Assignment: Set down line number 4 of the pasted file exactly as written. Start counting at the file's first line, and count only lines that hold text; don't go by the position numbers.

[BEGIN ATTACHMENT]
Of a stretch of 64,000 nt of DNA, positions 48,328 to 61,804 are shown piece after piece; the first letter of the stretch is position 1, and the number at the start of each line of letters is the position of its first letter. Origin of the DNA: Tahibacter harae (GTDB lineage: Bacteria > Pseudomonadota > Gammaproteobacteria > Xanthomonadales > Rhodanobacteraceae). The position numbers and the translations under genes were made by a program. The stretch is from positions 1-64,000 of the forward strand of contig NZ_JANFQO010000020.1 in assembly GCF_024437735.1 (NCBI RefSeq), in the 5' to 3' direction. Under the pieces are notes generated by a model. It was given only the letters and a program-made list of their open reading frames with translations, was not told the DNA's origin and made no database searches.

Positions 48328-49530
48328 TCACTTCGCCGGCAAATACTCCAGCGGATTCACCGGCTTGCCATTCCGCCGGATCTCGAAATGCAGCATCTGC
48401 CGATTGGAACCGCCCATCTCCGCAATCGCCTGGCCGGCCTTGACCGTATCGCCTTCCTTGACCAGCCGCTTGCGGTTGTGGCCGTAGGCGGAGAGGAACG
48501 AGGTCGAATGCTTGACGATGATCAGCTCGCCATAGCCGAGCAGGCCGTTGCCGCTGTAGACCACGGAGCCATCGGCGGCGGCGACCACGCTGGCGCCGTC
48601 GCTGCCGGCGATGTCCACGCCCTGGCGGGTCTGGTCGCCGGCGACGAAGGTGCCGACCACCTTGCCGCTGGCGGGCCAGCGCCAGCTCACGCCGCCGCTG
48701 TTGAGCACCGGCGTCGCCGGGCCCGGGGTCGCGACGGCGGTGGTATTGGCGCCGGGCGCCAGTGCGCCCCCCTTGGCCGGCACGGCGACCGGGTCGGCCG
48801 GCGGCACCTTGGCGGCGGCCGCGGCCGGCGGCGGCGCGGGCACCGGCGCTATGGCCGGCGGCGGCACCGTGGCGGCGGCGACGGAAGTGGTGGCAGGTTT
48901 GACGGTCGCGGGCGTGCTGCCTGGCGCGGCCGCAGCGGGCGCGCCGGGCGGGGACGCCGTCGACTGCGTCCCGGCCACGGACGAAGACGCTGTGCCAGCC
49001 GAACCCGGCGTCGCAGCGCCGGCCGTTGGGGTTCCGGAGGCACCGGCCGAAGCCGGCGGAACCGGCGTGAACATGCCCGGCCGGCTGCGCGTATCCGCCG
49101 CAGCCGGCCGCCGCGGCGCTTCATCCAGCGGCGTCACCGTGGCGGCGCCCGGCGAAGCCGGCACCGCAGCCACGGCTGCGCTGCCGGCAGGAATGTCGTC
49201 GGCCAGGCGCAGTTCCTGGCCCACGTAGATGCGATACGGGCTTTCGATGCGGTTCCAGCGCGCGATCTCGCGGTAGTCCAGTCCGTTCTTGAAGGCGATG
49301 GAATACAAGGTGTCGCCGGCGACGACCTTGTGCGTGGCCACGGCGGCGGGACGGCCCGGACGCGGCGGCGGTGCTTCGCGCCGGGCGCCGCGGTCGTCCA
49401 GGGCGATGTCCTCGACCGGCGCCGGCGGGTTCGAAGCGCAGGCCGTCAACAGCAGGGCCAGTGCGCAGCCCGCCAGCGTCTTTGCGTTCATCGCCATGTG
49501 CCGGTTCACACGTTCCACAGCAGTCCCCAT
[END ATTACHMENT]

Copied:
48401 CGATTGGAACCGCCCATCTCCGCAATCGCCTGGCCGGCCTTGACCGTATCGCCTTCCTTGACCAGCCGCTTGCGGTTGTGGCCGTAGGCGGAGAGGAACG